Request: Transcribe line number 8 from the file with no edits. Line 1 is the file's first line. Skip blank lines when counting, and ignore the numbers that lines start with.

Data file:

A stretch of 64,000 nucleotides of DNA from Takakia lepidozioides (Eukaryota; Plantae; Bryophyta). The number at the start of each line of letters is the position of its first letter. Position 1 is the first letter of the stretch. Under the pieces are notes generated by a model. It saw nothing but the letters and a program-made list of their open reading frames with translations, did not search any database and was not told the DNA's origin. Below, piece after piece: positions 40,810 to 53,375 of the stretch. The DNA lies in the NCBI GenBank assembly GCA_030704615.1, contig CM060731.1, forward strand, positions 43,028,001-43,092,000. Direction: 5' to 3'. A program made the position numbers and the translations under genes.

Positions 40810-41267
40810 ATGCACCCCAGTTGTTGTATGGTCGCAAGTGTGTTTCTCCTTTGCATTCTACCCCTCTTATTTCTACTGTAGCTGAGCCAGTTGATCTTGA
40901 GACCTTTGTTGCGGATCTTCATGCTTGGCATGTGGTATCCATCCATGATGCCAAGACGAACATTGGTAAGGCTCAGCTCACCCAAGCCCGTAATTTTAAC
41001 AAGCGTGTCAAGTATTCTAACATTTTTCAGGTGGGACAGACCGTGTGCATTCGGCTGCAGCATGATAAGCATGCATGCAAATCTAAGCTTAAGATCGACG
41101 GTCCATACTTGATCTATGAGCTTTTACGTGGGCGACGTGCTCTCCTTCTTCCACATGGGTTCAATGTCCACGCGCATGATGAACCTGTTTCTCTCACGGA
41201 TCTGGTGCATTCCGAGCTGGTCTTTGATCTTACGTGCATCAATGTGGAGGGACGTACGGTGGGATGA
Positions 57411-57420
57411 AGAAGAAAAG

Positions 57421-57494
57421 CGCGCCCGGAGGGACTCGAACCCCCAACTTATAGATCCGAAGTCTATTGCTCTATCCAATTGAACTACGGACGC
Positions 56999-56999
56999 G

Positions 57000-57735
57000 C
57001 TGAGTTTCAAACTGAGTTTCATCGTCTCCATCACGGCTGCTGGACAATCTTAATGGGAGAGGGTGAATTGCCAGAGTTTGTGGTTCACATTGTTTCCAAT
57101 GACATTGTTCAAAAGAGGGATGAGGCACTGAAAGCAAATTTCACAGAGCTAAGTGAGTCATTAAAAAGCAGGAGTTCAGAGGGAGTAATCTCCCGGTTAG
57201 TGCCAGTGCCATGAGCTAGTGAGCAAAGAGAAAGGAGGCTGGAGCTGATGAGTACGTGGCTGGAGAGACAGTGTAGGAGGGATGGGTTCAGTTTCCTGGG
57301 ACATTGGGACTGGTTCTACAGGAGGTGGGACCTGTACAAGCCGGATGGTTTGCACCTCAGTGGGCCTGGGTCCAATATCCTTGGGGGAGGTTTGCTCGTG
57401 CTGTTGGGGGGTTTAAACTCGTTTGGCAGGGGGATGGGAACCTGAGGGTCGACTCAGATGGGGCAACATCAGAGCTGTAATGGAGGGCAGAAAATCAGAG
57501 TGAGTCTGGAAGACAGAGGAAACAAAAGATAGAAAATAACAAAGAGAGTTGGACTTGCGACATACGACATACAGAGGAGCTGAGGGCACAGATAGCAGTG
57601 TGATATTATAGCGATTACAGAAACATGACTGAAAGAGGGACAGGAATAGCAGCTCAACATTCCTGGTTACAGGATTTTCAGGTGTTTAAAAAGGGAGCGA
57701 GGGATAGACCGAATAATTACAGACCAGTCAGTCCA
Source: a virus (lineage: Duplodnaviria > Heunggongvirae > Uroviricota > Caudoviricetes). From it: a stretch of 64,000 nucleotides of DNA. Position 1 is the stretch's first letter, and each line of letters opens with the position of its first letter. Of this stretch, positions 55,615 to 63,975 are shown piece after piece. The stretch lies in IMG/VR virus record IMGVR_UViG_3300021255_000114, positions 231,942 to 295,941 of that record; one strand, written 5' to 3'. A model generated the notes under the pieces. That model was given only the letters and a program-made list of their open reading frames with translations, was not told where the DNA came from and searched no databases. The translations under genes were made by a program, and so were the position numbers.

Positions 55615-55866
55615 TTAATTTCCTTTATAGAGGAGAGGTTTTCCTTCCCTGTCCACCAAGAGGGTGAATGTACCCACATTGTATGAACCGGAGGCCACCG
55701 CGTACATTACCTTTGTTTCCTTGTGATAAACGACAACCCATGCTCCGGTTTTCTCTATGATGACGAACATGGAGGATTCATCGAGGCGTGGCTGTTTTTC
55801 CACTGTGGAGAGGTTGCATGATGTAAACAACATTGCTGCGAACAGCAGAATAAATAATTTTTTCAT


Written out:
Positions 57411-57420